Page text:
It was not going to be a good day. I slept rather late and woke to more than the usual physical discomfort that has been my constant companion for so long. I knew I could not marshal the energy I would need to get to the panel discussion on housing in West Hollywood to be held Saturday morning. West Hollywood City Councilmember Lindsey Horvath’s bright idea was to bring out into the open a frank discussion of needs and wants in the area of housing for all in the city. I truly wanted to be there, but….
On other pages, other times – for several years, in fact – I had thrown out my thoughts on this subject. I was never alone in proposing certain considerations for a truly livable “urban village” or a “walking city.” But, the authorities we (some of us) had elected to manage our burg had their own ideas and those ideas were to provide income for a growing number of social services, eventually surpassing any other municipality in the county. For many residents the price of that outreach was constant battle with the city and the developers it had encouraged. It has now reached a point where, I feel, that residents are no longer needed – in the sense that we are impediments to the process of “growth” as seen by the city.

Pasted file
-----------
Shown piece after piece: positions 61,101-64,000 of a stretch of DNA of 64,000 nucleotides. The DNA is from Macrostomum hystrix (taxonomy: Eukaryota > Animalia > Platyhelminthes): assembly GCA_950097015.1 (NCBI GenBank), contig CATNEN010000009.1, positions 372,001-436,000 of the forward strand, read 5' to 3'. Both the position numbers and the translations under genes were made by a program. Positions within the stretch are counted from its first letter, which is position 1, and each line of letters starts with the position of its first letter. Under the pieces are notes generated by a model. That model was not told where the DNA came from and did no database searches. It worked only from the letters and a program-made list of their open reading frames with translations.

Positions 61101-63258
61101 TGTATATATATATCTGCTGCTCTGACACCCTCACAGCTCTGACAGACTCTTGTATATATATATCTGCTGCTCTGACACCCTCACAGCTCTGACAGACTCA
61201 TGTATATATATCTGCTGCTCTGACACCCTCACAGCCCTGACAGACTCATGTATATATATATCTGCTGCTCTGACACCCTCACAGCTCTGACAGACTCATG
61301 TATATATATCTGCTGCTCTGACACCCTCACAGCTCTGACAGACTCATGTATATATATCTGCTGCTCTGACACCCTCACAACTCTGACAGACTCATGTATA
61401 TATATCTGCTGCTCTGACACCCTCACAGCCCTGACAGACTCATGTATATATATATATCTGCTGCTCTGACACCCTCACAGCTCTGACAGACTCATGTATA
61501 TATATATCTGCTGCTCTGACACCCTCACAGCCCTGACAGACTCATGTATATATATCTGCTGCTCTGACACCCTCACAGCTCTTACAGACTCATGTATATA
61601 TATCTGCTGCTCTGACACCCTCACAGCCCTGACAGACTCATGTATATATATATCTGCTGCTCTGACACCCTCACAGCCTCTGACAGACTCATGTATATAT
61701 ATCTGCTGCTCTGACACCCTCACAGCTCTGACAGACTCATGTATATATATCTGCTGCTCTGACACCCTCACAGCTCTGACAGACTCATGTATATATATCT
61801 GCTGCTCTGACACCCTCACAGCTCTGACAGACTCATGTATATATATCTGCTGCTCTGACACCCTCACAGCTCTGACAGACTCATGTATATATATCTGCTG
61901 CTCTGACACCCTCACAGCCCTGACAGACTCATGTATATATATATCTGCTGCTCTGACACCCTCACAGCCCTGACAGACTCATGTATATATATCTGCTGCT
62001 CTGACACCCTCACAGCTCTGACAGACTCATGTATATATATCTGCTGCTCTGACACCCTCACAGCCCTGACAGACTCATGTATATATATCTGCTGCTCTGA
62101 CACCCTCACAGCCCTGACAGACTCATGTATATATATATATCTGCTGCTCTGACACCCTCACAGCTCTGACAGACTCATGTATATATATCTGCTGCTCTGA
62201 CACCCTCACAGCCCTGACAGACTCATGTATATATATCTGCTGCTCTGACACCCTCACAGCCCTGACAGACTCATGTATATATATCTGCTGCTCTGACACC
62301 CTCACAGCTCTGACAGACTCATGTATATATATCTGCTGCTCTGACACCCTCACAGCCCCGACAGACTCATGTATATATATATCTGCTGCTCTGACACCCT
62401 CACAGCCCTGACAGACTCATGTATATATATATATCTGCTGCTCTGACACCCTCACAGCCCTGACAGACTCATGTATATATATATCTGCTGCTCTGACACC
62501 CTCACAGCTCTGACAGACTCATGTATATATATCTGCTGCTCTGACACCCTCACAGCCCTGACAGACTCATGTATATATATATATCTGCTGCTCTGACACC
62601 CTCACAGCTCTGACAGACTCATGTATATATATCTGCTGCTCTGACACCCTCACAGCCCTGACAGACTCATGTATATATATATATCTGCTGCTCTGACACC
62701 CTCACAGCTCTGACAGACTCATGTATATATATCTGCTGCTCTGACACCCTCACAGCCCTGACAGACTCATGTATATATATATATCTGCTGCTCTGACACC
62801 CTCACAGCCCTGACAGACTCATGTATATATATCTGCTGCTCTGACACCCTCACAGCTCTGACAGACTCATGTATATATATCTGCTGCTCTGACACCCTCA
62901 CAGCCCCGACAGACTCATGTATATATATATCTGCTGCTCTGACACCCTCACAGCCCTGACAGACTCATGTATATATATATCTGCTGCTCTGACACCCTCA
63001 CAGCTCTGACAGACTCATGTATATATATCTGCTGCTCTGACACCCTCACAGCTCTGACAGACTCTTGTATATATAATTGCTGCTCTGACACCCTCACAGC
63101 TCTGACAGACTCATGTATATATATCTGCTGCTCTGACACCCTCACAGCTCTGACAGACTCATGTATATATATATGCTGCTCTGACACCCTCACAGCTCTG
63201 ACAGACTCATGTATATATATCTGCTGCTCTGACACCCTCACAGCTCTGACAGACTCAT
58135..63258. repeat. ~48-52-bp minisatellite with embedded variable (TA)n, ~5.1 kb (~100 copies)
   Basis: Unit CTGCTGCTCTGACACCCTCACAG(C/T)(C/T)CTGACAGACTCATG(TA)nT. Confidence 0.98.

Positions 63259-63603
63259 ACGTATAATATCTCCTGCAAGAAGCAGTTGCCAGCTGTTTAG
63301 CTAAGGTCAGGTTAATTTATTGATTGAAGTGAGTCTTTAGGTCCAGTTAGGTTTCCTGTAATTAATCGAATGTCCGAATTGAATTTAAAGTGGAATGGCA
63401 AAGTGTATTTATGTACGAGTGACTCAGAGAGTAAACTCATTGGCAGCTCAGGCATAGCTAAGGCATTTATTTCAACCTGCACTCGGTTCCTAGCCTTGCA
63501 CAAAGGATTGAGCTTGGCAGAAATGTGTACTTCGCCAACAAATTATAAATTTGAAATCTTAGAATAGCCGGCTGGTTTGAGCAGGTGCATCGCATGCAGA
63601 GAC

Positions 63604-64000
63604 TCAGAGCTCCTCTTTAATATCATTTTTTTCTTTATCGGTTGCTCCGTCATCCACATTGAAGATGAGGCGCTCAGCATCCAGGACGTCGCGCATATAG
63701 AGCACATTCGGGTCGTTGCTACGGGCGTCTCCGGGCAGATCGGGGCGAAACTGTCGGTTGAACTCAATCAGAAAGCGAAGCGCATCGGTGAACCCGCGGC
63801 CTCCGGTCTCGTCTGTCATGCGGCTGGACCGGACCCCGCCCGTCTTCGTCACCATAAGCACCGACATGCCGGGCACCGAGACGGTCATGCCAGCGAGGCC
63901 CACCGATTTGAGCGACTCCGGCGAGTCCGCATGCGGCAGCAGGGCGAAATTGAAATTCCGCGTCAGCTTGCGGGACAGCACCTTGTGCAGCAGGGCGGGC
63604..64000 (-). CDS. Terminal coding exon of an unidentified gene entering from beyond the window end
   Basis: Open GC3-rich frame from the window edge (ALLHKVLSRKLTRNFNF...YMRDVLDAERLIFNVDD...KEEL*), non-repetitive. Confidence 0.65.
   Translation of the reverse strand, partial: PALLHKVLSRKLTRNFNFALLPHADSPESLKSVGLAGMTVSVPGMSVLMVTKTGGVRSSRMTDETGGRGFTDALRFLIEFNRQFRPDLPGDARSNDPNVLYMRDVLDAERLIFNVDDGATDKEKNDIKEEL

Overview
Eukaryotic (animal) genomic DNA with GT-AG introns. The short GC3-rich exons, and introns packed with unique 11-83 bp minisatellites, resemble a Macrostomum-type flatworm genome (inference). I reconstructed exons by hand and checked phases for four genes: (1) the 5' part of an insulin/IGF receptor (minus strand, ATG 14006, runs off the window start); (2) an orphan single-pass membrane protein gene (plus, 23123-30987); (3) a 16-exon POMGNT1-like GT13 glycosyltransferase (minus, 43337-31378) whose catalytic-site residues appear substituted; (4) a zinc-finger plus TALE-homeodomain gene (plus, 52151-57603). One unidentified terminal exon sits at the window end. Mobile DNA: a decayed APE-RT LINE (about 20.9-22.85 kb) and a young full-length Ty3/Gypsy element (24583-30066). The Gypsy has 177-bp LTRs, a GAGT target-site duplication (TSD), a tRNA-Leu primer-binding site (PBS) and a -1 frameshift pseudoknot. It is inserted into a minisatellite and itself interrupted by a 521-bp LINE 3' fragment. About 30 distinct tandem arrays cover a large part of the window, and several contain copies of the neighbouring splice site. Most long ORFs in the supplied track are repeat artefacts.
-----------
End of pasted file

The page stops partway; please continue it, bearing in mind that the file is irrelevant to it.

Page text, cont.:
Recently the Los Angeles Times’ op-ed page published a piece by Mark Vallianatos, a founder of Abundant Housing LA, and Mott Smith, a principal with Civic Enterprise Development, that argues that L.A.’s zoning doesn’t work for a growing city. Finally, someone has stepped forward to challenge a format for living spaces that no longer works. Seriously. Think about it and consider that “this isn’t Kansas anymore, Dorothy.”
In 1972 we purchased a small house on a quiet, tree-lined street in a county backwater called West Hollywood. Its charms disguised its many faults, and we spent quite a bit of time and money in repairing and retrofitting. While I had been a homeowner previously, I was still a “city boy,” having lived many years amongst the red brick and stone structures of an eastern metropolis with an excellent transit system and many amenities only a block or two away. This op-ed piece laid out a future possibility for many, not just those who can afford a million-dollar house in WeHo.
Consider: How long will those people who must travel an hour or so each way to a minimum wage job (in our hotels and restaurants, for example) be willing to do that. A New York Times article a few years back covered the Los Angeles MTA’s abandonment of its line #305 from Willowbrook to Beverly Hills because the ridership of 3000 daily was not enough to support its cost. That MTA line brought many of the minimum wage earners to WeHo and the housekeepers to the manors in Beverly Hills. How do they get to work now? Suppose there was housing they could afford? Would our sensibilities be offended by their proximity? I believe so. But, fear not, very few can afford to buy or even live in the Westside and WeHo. So much for democracy’s promise of equality.